As Indiana waits for its first doses of a COVID-19 vaccine, there is hesitation among many Hoosiers. But that hesitation is likely highest among Black Americans.
"As a pastor of 32 years, I can tell you it's not going to just be, 'Do this,' and the African American culture by in large will embrace it. It's not going to work that way," Pastor Clyde Posley Jr. said.
The community's mistrust of medical research goes back hundreds of years to the days of slavery and continues today. Many of them know the story of a group black men from Tuskegee, Ala. who were used by researchers to track the then-unknown course of syphilis from 1932 until the 1970s.
"After they were enrolled in 1932, and even though there was medication available in 1947 that could have treated the syphilis, they were not told," Elaine Hernandez, a medical sociologist at Indiana University, said.
She says while people of all backgrounds may be hesitant to take a new vaccine, the history of African Americans and medical research must be acknowledged.
"Everything that we've seen so far this summer, all of the systematic and institutional racism that exists in other institutions, exists in medical institutions as well," Hernandez said.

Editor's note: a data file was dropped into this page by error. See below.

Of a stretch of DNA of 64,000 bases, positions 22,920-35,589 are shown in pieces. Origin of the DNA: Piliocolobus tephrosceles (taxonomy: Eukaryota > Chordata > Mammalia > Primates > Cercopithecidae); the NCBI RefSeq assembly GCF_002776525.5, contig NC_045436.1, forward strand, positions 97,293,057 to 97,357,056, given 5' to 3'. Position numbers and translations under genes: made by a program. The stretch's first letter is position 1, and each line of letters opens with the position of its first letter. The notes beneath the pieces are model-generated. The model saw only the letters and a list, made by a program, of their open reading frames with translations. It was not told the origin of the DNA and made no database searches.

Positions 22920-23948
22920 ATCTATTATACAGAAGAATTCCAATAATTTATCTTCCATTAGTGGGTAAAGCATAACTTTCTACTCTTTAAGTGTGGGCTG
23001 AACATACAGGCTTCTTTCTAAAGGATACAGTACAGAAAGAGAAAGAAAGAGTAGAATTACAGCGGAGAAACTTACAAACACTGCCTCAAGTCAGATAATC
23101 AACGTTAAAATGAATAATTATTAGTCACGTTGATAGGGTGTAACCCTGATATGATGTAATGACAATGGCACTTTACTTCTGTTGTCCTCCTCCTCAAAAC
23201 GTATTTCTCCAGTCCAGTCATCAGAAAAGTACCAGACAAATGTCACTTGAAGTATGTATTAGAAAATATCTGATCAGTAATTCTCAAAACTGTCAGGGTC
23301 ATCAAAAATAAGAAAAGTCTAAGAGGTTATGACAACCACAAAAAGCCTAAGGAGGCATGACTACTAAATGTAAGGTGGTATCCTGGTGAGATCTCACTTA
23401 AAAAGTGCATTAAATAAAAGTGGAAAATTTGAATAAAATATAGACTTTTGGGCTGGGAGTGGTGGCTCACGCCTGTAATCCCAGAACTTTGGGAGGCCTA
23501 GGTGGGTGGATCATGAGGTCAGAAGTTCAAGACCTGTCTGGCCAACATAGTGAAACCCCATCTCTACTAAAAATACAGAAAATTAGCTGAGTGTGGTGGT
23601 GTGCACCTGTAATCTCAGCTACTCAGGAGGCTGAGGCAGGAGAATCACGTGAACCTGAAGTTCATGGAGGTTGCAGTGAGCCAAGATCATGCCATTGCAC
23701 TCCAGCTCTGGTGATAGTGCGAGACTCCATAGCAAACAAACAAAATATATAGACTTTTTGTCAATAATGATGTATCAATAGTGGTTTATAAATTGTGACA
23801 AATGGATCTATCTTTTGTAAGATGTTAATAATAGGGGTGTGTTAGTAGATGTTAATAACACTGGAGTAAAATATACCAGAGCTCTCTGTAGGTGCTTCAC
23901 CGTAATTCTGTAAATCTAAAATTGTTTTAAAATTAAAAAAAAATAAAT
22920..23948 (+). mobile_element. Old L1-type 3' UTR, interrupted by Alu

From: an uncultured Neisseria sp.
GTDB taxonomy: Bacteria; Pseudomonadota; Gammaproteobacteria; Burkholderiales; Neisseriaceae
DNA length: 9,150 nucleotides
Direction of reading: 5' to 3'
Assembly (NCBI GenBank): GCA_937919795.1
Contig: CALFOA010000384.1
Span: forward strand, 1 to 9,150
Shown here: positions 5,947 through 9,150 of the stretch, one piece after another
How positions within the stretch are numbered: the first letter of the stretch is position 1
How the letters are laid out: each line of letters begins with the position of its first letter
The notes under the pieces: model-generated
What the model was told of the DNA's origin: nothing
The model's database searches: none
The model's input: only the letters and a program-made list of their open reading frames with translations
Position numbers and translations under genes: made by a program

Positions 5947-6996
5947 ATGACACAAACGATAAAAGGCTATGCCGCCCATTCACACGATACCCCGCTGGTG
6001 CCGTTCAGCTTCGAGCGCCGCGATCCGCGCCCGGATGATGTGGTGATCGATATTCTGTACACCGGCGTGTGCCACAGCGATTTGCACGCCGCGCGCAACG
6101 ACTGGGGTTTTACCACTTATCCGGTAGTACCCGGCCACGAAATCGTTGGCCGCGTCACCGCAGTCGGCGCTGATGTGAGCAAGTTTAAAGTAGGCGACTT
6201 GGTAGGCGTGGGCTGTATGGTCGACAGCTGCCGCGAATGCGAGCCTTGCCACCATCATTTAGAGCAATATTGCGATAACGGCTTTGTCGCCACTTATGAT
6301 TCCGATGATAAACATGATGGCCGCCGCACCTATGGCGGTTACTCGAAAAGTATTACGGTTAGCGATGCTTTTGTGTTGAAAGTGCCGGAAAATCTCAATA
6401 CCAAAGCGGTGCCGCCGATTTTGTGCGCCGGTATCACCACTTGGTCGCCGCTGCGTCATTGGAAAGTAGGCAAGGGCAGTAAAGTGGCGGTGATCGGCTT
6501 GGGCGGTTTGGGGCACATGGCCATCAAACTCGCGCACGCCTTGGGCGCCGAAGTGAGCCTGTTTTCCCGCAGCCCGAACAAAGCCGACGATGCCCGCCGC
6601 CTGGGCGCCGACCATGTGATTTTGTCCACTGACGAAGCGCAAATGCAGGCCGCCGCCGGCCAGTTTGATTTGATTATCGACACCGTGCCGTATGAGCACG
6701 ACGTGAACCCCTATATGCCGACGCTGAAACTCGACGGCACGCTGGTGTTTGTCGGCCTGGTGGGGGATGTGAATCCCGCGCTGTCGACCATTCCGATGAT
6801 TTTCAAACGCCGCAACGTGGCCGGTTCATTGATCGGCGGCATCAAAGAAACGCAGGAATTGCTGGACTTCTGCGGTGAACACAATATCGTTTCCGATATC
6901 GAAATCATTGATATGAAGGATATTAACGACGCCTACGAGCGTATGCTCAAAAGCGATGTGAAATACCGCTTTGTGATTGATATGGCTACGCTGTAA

Posley is an Indianapolis pastor who hasn't held an in-person church service since March. He says when the coronavirus vaccine is available, he'll gladly take it, and even do it publicly, but only after enough people have taken the first round and it's proven safe. He says only when that's done can the Black church push their members to get the vaccine.
"There is a consensus of the people that I've talked to that we would like to see some specific trials relative to Black people. Headed by Black people. And influence by black stakeholders in the African American community," Posley said.